„FSharp.Desktop.UI designed for building WPF applications in F#. With strong support for MVC, functional, asynchronous, and event-driven programming, it will enable you to build your solution quickly, without the need to sacrifice type system or testability.”
 
Easy Way To Become An F# Programmer For C# Developers
 
The main view contains the view logic. I have added in the grid the main panel and two textboxes and two buttons and some labels, and I have also registered some events like Button Click/ MouseWheel / Key Up/Down.
  1. module MainView  
  2.   
  3. open FSharp.Desktop.UI  
  4. open System.Windows  
  5. open System.Windows.Controls  
  6. open System.Windows.Input  
  7. open System.Windows.Data  
  8. open System.Windows.Media;  
  9.   
  10. type NumericUpDownEvents = Up | Down  
  11.   
  12. type MainView() as this =   
  13. inherit View<UpDownEvents, Domain.Customer, Window>(Window())   
  14.   
  15. //Assembling WPF window in code.   
  16. do   
  17. this.Root.Width <- 800.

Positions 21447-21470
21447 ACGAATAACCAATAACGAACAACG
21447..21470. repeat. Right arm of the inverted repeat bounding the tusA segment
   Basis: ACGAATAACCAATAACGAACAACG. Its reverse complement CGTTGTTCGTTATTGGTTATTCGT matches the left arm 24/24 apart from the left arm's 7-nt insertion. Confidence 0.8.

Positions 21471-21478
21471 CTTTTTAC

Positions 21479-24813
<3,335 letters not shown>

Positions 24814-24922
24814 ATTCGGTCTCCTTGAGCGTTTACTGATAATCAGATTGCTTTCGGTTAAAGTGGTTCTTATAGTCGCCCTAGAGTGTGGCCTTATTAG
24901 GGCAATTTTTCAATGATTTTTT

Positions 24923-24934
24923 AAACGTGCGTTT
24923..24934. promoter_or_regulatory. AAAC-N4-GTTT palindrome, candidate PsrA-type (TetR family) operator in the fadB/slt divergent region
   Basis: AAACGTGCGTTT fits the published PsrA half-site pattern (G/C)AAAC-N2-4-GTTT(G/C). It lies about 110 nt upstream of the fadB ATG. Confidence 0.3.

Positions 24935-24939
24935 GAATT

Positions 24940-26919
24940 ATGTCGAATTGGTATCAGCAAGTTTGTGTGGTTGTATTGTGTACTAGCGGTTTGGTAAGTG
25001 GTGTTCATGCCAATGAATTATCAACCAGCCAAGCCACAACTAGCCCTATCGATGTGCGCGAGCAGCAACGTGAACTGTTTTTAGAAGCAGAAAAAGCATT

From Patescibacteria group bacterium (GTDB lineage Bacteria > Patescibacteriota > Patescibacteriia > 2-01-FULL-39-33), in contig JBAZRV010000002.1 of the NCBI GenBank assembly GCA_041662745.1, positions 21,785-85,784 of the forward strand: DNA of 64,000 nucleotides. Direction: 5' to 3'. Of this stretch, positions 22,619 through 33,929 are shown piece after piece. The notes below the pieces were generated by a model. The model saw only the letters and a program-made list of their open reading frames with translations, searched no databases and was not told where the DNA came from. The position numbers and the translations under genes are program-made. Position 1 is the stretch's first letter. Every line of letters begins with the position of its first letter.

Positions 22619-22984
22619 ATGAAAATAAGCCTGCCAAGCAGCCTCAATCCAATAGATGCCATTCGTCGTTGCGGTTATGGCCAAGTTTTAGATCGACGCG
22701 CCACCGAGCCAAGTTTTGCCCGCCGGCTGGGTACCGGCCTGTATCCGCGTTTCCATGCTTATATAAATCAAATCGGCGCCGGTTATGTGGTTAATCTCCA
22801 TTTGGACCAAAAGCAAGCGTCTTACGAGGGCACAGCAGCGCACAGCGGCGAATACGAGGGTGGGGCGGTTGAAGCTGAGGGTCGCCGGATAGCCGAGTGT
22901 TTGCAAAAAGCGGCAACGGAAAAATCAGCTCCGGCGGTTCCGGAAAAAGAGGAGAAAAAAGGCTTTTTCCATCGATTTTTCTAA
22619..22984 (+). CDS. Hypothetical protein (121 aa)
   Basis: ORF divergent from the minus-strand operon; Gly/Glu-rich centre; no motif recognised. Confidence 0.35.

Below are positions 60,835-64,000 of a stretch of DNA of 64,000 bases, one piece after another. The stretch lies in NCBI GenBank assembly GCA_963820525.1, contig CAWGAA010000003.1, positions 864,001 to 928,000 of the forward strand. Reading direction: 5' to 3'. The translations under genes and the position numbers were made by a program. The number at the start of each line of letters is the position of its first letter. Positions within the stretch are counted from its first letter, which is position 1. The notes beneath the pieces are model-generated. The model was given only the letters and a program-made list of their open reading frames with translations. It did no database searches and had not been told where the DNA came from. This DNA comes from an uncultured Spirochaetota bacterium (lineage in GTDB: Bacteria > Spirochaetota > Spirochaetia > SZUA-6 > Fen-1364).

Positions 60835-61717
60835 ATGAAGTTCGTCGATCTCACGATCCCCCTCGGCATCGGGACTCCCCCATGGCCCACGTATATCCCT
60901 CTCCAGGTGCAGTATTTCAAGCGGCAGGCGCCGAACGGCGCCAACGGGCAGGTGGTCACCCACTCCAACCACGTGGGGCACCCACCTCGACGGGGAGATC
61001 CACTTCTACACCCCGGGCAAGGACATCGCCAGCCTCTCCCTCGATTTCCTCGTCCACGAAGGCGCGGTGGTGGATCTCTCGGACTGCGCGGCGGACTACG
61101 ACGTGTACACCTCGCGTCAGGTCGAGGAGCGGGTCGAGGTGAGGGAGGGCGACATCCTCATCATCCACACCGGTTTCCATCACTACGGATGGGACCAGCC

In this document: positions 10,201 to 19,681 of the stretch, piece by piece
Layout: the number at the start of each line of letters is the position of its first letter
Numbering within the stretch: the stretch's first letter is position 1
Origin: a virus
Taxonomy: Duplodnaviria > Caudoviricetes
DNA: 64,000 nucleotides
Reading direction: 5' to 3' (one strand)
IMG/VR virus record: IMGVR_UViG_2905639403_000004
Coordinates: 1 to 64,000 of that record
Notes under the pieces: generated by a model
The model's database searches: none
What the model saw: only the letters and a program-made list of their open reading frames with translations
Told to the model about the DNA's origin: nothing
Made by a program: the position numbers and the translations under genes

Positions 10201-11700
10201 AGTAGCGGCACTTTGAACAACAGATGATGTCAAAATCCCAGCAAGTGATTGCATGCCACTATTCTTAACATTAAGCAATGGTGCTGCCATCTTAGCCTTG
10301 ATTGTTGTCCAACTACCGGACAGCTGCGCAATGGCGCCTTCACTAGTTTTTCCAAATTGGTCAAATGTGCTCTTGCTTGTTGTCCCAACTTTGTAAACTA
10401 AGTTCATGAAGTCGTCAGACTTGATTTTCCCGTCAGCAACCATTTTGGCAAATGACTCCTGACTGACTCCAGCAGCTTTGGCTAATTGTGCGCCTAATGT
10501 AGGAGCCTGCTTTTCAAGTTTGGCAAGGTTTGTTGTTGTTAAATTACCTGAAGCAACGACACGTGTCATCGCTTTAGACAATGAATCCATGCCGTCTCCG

18. this.Root.Height <- 600.  
  19. this.Root.WindowStartupLocation <- WindowStartupLocation.CenterScreen  
  20. this.Root.Title <- "F# Desktop Demo Application"  
  21. this.Root.Background <- Brushes.LightCyan  
  22.   
  23. let mainPanel =   
  24. let grid = Grid(HorizontalAlignment = HorizontalAlignment.Stretch, VerticalAlignment = VerticalAlignment.Stretch, ShowGridLines = true)  
  25. [ RowDefinition(Height= GridLength(300.)); RowDefinition(Height= GridLength(300.)) ] |> List.iter grid.RowDefinitions.Add   
  26. [ ColumnDefinition(Width= GridLength(300.)); ColumnDefinition(Width= GridLength(300.));ColumnDefinition(Width= GridLength(200.)) ] |> List.iter grid.ColumnDefinitions.Add  
  27. grid  
  28.   
  29. let idLabel = Label(Content= "Id: ", FontSize = 20., Width = 150., HorizontalAlignment = HorizontalAlignment.Left, VerticalAlignment = VerticalAlignment.Top);  
  30.